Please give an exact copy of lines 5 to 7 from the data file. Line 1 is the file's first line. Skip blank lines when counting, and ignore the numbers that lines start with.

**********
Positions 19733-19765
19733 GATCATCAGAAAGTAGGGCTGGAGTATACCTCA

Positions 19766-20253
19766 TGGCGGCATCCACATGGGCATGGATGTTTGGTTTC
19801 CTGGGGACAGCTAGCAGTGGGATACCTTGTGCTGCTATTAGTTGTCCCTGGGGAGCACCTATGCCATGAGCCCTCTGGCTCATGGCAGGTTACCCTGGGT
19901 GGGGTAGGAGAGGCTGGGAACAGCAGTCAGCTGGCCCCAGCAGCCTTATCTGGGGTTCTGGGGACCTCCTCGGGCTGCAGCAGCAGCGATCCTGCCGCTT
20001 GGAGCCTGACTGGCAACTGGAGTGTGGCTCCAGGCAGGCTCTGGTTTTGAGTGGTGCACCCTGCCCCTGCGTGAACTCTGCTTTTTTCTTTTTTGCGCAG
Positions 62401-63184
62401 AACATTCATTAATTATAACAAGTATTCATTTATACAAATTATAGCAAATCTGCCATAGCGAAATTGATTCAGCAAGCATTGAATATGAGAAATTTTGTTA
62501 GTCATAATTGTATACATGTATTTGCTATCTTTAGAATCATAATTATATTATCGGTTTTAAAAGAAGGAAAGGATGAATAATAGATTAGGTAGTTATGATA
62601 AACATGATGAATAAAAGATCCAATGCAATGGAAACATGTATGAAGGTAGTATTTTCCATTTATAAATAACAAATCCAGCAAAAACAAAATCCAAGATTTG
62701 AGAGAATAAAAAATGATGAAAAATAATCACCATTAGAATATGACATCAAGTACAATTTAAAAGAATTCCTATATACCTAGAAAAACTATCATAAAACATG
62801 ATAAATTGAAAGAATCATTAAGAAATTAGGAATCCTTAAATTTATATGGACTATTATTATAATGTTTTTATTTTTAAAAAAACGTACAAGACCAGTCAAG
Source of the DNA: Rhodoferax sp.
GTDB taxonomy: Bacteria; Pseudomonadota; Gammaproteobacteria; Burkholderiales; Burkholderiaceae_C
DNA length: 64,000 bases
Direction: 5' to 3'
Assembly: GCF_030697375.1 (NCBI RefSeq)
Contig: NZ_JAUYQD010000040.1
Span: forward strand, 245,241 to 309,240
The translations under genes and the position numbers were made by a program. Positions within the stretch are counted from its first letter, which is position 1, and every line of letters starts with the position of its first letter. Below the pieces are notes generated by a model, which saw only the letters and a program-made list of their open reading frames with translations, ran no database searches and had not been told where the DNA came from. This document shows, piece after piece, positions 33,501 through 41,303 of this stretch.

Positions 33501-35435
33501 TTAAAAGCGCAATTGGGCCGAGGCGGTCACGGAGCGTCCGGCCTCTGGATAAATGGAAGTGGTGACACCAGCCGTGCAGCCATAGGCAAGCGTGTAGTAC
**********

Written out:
19801 CTGGGGACAGCTAGCAGTGGGATACCTTGTGCTGCTATTAGTTGTCCCTGGGGAGCACCTATGCCATGAGCCCTCTGGCTCATGGCAGGTTACCCTGGGT
19901 GGGGTAGGAGAGGCTGGGAACAGCAGTCAGCTGGCCCCAGCAGCCTTATCTGGGGTTCTGGGGACCTCCTCGGGCTGCAGCAGCAGCGATCCTGCCGCTT
20001 GGAGCCTGACTGGCAACTGGAGTGTGGCTCCAGGCAGGCTCTGGTTTTGAGTGGTGCACCCTGCCCCTGCGTGAACTCTGCTTTTTTCTTTTTTGCGCAG